With so many people on social media, sharing every detail of their lives just how secure are the security questions your financial institution asks when you set-up an account?

Part of my teams responsibilities is to activate pre-paid VISA or MasterCards for customers that have lost their cards, or whose cards have expired.  In Canada privacy legislation is pretty tough so you are really limited to what you can ask for in terms of identification and given that these cards are anonymous for the most part many callers just won’t provide any ID.  So the way around it is to ask security questions, you know – name of your pet, or city you were born in or even a seemingly difficult question name of your middle son/daughter.

Secure questions, right?  Wrong.  In a time where we share everything on social media, including what we’ve had for lunch these questions are not secure at all.

What makes for a secure question?

According to the blog there are five traits every question should have:

  1. Safe: cannot be guessed or researched
  2. Stable: does not change over time
  3. Memorable: can remember
  4. Simple: is precise, simple, consistent
  5. Many: has many possible answers

They list several good questions, some fair questions and also bad questions.  Can you guess what most of the bad questions are?  If you thought the security questions your financial institution asks were secure, think again.  The folks over at Intego actually look at questions that are commonly asked and break down exactly why or why they are not good questions.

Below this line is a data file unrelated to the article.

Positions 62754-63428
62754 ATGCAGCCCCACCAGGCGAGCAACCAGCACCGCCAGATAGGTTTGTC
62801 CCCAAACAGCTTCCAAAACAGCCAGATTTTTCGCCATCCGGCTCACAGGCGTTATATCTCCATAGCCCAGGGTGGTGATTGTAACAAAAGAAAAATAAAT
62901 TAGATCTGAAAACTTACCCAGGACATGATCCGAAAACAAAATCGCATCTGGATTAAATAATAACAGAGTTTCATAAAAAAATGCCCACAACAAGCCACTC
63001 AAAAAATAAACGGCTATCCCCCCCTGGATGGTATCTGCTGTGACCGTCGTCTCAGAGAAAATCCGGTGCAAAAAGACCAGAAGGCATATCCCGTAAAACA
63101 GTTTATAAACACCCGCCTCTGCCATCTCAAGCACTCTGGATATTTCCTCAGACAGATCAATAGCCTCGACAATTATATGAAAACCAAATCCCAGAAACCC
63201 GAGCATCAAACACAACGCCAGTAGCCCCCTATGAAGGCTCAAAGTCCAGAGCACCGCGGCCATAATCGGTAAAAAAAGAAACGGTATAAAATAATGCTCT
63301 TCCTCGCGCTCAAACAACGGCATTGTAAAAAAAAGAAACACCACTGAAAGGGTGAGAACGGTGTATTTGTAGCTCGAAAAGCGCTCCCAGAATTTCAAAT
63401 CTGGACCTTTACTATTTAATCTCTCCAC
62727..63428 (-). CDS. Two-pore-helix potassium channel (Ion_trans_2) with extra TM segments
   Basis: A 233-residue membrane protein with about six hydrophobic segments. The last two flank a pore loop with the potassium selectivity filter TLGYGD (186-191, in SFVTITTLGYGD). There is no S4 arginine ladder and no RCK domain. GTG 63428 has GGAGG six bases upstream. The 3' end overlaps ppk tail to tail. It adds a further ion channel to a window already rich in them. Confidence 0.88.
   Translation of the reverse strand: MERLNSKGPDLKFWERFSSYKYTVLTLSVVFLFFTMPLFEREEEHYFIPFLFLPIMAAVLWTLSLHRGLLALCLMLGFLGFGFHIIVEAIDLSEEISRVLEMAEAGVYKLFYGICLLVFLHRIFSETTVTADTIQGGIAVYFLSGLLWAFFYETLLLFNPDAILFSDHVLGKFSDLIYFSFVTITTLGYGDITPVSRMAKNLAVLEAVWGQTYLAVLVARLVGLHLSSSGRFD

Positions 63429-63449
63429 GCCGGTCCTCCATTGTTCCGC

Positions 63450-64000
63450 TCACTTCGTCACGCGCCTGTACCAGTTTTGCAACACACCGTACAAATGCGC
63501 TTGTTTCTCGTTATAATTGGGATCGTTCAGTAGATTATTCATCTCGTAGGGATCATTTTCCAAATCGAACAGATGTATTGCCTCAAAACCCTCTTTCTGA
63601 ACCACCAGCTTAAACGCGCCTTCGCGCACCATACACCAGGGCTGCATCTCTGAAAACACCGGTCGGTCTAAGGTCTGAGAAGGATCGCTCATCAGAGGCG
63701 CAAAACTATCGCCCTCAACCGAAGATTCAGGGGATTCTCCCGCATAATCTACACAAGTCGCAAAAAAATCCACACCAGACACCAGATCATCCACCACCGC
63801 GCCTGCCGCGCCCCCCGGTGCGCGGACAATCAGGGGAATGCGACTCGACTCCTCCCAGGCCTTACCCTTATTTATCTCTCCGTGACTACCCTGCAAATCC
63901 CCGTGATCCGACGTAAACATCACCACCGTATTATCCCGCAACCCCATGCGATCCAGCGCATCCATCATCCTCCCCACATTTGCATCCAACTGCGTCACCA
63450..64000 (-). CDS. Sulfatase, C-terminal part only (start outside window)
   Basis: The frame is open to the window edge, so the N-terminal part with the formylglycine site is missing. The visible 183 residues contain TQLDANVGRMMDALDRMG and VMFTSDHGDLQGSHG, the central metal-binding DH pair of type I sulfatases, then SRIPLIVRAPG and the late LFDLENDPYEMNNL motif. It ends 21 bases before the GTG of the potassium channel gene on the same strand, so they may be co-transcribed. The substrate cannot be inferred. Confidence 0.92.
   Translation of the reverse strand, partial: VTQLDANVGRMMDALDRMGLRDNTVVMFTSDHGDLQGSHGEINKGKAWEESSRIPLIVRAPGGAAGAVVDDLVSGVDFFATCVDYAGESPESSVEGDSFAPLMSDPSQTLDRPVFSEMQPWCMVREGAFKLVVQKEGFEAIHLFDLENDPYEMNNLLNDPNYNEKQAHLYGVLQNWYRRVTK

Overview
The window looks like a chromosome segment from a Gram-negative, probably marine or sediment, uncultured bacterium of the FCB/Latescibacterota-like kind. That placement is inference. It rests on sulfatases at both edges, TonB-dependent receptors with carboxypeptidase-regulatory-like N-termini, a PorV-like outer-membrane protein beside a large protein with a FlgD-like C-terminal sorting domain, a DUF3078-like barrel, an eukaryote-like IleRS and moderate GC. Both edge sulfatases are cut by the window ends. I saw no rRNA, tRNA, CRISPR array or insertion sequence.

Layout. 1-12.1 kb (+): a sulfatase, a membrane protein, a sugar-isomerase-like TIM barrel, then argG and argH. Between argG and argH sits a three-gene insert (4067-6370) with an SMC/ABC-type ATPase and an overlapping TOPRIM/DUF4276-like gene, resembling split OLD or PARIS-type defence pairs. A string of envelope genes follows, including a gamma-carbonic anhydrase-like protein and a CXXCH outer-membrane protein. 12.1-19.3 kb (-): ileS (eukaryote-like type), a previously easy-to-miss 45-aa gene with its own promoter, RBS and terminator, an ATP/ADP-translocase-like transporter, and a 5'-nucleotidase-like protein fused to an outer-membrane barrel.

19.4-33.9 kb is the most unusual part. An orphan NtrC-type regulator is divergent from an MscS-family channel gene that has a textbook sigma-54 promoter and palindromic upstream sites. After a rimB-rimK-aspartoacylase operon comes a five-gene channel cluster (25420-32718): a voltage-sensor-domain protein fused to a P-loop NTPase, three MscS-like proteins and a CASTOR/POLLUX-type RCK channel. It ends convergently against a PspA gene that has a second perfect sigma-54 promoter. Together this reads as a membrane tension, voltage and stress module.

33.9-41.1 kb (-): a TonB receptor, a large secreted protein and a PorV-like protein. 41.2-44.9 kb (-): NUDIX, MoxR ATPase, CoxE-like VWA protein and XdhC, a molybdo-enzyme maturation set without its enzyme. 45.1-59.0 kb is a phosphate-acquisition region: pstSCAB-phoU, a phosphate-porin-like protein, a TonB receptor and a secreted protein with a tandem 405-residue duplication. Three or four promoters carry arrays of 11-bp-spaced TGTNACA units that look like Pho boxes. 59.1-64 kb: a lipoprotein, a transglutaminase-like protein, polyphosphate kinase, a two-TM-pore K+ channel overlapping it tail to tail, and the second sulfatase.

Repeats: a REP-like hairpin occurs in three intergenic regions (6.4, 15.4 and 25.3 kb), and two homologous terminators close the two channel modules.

TIP: If you are a business then you may want to look at the information at Security Intelligence  in case you do not have a security plan in place for your data (and your customers, suppliers/vendors).

So what makes a good security question?  Based on what I’ve been able to gather — there are none.

Additional resources:

If you have examples of good security questions, please do leave a comment here with your suggestions or send me a Tweet @mohamedbhimji — safe, secure and I won’t ask you for any security questions!